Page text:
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Biomimicry
Nature inspired innovation
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The Driving Force of Biomimicry

The Driving Force of Biomimicry | Biomimicry | Scoop.it
It already has its own peer-reviewed journal, its own economic index and its own institute. As Earth Day dawns, it is clear the 15-year-old field of “biomimicry” is robust.
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'Bed-of-Needles' Super-Grip Plaster

'Bed-of-Needles' Super-Grip Plaster | Biomimicry | Scoop.it

"Scientists have designed a super-grip sticking plaster covered with microscopic needles to heal surgical wounds. The "bed-of-needles" patch, inspired by a parasitic worm that lives in the guts of fish and clings on using its cactus-like spikes, fixes skin grafts firmly in place without the need for staples. Its creators say the patch is three times stronger than the materials currently used for burns patients."

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Biomimetic Nanosponges Absorb Toxins Released by Bacterial Infections, Venom

Biomimetic Nanosponges Absorb Toxins Released by Bacterial Infections, Venom | Biomimicry | Scoop.it
Engineers at the University of California, San Diego have invented a "nanosponge" capable of safely removing a broad class of dangerous toxins from the bloodstream.
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Material for Implants Mimics Squid Beaks

Material for Implants Mimics Squid Beaks | Biomimicry | Scoop.it

"Many medical implants require hard materials that have to connect to or pass through soft body tissue, a mechanical mismatch that can lead to problems including a breakdown of the skin from abdominal feeding tubes or where wires pass through the chest to power heart pumps. Enter the squid.

The tip of a squid’s beak is harder than human teeth, but the base is as soft as the animal’s Jell-O-like body. In order to connect the two, a major part of the beak has a mechanical gradient that acts as a shock absorber so the animal can bite a fish with bone-crushing force, yet suffer no wear and tear on its fleshy mouth."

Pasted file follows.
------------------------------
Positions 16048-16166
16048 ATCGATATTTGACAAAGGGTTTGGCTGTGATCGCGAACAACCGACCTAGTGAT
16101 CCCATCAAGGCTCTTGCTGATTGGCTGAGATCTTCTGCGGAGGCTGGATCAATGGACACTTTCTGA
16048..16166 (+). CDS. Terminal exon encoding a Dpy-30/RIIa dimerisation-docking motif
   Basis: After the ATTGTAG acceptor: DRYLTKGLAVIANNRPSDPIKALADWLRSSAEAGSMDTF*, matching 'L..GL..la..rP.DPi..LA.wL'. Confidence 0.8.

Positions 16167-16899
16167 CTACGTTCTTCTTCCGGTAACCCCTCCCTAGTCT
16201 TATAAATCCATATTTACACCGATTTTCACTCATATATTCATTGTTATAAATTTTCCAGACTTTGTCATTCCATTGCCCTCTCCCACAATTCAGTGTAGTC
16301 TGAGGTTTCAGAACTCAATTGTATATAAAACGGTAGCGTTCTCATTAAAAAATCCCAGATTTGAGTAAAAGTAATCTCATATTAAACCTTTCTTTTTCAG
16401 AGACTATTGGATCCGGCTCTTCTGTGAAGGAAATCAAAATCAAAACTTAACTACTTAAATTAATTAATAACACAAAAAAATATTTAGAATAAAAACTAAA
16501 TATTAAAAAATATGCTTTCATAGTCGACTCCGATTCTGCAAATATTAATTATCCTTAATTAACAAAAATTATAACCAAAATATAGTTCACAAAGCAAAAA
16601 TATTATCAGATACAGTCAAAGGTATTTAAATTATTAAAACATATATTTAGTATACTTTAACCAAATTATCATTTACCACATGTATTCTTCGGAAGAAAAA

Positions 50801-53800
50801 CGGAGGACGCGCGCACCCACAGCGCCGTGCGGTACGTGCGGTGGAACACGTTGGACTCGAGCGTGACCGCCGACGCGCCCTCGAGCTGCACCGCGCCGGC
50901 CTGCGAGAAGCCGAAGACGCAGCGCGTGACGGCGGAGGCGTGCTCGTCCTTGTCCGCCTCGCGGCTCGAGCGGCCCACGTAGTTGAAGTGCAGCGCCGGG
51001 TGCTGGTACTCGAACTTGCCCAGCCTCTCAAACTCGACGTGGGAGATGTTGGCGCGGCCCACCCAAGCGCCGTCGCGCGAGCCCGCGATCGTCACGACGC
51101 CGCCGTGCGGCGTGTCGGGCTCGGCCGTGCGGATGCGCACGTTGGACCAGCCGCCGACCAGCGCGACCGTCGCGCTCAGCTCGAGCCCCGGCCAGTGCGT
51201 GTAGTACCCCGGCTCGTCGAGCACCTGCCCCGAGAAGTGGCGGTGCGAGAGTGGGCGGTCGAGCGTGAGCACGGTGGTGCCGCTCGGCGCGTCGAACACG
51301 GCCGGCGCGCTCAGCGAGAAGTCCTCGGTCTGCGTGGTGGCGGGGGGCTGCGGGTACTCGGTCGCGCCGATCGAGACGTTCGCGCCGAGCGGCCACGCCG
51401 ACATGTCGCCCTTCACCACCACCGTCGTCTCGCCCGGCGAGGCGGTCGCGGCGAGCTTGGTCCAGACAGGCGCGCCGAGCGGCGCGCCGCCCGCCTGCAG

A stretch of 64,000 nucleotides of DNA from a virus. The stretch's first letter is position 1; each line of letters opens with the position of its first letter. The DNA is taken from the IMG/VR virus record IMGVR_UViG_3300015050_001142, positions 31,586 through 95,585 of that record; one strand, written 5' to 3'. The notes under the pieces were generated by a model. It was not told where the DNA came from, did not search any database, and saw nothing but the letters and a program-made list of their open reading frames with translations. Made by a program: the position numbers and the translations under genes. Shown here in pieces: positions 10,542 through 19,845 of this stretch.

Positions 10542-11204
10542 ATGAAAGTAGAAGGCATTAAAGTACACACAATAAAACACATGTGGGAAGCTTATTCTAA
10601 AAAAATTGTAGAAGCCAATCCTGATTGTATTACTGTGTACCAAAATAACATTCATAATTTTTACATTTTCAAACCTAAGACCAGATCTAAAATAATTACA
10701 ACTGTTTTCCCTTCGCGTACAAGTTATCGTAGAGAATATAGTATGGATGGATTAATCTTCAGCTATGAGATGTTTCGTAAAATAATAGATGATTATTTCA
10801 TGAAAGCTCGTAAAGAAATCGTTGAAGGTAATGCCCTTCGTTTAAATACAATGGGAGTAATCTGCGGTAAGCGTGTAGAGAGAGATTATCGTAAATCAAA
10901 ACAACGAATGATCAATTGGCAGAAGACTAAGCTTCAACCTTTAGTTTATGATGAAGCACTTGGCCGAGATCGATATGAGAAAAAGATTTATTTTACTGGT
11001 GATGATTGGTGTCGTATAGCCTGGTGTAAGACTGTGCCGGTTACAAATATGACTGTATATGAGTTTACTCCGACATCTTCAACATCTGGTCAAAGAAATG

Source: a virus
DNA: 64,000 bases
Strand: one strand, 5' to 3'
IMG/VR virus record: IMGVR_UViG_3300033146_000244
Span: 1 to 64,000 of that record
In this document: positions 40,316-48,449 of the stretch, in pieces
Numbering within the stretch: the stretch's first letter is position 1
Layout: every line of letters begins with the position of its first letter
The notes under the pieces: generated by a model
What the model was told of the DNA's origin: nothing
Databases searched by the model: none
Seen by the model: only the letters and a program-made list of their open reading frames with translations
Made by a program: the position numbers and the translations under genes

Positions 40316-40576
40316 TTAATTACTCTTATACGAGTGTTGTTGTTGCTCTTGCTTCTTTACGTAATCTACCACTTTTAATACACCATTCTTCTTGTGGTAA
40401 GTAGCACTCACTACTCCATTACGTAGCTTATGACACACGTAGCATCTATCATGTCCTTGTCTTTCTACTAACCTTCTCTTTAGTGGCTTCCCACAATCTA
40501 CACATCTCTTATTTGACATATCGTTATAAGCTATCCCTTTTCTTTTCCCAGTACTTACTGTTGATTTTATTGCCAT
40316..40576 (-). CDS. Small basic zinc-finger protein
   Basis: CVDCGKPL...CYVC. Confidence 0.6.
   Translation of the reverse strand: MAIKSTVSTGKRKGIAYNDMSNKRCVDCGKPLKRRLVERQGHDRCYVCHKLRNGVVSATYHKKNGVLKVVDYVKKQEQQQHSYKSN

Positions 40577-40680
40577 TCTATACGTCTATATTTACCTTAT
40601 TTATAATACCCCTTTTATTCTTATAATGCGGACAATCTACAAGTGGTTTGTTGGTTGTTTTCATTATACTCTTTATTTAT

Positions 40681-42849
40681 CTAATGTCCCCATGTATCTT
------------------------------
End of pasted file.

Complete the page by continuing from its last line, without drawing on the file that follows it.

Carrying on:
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Frog-like Robot Will Help Surgeons With Keyhole Surgery

Frog-like Robot Will Help Surgeons With Keyhole Surgery | Biomimicry | Scoop.it

"Researchers at the University of Leeds are using the feet of tree frogs as a model for a tiny robot designed to crawl inside patients’ bodies during keyhole surgery."

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Dragons Colour Study Could Fuel Breakthroughs

Dragons Colour Study Could Fuel Breakthroughs | Biomimicry | Scoop.it
The CSIRO is hoping a new Australian study of native bearded dragons could lead to breakthroughs in medicine and the gathering solar energy.
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Scientists Design New Adaptive Material Inspired by Tears

Scientists Design New Adaptive Material Inspired by Tears | Biomimicry | Scoop.it

"Tunable material system designed by Harvard team is easily adaptable 
for diverse applications in fuel transport, textiles, optical systems, and more"

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By Building “Fairy Circles”, Termites Engineer Their Own Ecosystem

By Building “Fairy Circles”, Termites Engineer Their Own Ecosystem | Biomimicry | Scoop.it

"The Namib Desert is dotted with thousands of mysterious “fairy circles,” which are near-perfect circles of barren soil two to fifteen meters wide, rimmed by tall grass. They are unmistakable and stretch for miles, giving the landscape an ethereal and otherworldly feel. Many possible explanations have been proposed, including toxic substances in the soil, meteorites, termites, UFOs, and the ghosts of dead natives. But the circles are extremely remote—more than 110 miles from the nearest village—and have been difficult to study scientifically. Despite decades of research, the cause of these bizarre circles has remained elusive. But now, after a six-year study and more than 40 trips to the Namib Desert, Dr. Norbert Juergens believes he has come to understand the biological underpinnings of this strange phenomenon. According to Juergens, a single species of termites is responsible for creating and maintaining the circles. But the barren circles aren't just a byproduct of these tiny insects living below the sandy desert surface; they are part of a carefully cultivated landscape that helps the termites—and many other organisms—thrive in an otherwise inhospitable climate."